Thursday, July 30, 2020

DPW Spotlight Interview: Marlisa Dunn

Each week we will spotlight a different DPW artist who will give away one of their best paintings. To enter to win Marlisa's painting "Coneflowers" go to Daily Paintworks and click on the link at the top of the page announcing their interview.

From Marlisa's DPW Gallery Page:

Thank you for visiting my gallery! I began painting as DIY art therapy and fell in love with the medium at first brush stroke. I want to paint everything around me, to show how beautiful, interesting, or whimsical a moment is, even with typically mundane objects. I'm inspired by nature, strength, and resilience. I hope my art depicts the gratefulness I feel for the world around me.

I akin my daily paintings to the world's most laborious social media posts, as they're vignettes or moments captured on a given day, like a journal. I post some behind-the-scenes in my Instagram stories. (click to read more)

Tell us a bit about how you first started painting.

Well, this is an intense story that I haven’t told anyone. I’ve referenced bits of it, but I’ll see if I can type it out more fully to share here.

I always have enjoyed looking at art. My husband has a natural talent for drawing and so I assumed he was the artist. I even had my own Instagram folder of saved art, to show HIM, even though I was the one really enjoying the posts. Then one particularly stressful day I thought, “I should do art therapy.” That night I was struck by an artist’s emotional piece on social media, and I thought, “how fun would that be to paint those metallic straight brushstrokes?” And then it hit me in an instant, I was overcome really, and I thought, “I could actually try to paint that” and as I was thinking it, something came over me, full body chills, but even more intense, when I realized I WAS allowed to try that. I started softly crying, with the realization that, for my whole life, I could have been an artist, and for some reason had never thought I was worthy. The next day I bought paints and I’ve painted every day since then. This was four months ago.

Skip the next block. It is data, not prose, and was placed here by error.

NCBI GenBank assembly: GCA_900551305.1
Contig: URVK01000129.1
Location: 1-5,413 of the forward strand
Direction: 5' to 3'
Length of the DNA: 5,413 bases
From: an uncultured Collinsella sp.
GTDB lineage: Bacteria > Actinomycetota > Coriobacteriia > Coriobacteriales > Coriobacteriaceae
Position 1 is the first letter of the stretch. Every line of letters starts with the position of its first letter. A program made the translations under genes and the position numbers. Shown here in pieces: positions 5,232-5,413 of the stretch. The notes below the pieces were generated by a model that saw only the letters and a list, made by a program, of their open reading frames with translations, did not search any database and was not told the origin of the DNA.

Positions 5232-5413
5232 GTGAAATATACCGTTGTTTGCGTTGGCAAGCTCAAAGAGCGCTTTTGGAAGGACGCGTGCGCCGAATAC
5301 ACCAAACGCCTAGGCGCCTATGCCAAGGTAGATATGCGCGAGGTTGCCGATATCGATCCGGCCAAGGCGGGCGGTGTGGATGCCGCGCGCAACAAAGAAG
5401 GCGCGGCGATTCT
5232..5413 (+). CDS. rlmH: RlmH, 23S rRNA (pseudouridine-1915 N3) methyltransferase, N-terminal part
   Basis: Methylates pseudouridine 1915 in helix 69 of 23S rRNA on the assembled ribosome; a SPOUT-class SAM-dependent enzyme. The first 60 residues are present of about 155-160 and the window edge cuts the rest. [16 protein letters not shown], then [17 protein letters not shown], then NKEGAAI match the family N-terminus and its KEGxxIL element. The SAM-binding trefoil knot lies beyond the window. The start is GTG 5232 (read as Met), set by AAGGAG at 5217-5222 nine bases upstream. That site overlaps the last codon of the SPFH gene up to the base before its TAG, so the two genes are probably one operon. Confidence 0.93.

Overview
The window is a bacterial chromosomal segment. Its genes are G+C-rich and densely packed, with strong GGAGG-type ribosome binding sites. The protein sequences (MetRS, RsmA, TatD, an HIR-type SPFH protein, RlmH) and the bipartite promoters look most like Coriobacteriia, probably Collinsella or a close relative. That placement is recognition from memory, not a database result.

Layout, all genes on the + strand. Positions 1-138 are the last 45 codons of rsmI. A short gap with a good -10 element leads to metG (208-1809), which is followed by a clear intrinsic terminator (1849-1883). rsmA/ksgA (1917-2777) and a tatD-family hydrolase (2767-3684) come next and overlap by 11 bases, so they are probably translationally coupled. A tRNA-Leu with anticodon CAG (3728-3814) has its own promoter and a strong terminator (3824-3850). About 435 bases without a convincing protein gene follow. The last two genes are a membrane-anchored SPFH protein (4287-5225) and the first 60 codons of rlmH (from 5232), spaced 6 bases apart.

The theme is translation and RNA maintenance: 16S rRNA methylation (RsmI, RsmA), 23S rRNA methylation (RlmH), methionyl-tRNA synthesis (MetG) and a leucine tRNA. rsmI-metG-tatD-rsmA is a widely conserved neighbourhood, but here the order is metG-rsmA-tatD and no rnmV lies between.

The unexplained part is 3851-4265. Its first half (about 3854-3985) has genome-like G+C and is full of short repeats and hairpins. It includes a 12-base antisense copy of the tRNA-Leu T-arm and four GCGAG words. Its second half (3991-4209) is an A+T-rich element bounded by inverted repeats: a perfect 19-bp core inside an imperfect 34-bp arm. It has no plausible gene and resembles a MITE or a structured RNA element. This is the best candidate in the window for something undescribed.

Did you have any stops and starts in your painting career?

This would be a fun question to be able to answer. I plan to continue painting my heart out and I do hope that eventually I will call it a career.

I will say, my first paintings were exhilarating and nerve-wracking because I simply couldn’t believe I was accessing what felt like an entirely new language. It felt too good to be true. Because I was thrilled by every step of learning, I approached each stroke as a learning opportunity, not a chance to mess anything up. I refused to let doubt or negativity attach itself to even a second of the learning process. This has helped me throw myself headfirst, not with cocky confidence that I’m so great, but with the exuberance that I am so blessed to have this opportunity.

Coneflowers
(click to view)

Enter to win by clicking on the link at the top of the DPW home page announcing Marlisa's interview.

What mediums and genres have you experimented with?

I have only painted with acrylics. I also discovered an affinity for sketching.

I don’t know what the term is for the genre I paint. My daily paintings are vignettes, like snapshots, of my daily life. My compositions are heavily influenced by my habit of sharing on social media. I find that I approach them the same way. They are a moment I want to capture because of a feeling it’s created in me.

Which ones have "stuck" and which ones have fallen away?

I only have a couple hours before work and an hour after work to create, so my sketching practice has fallen away, even though I still enjoy it.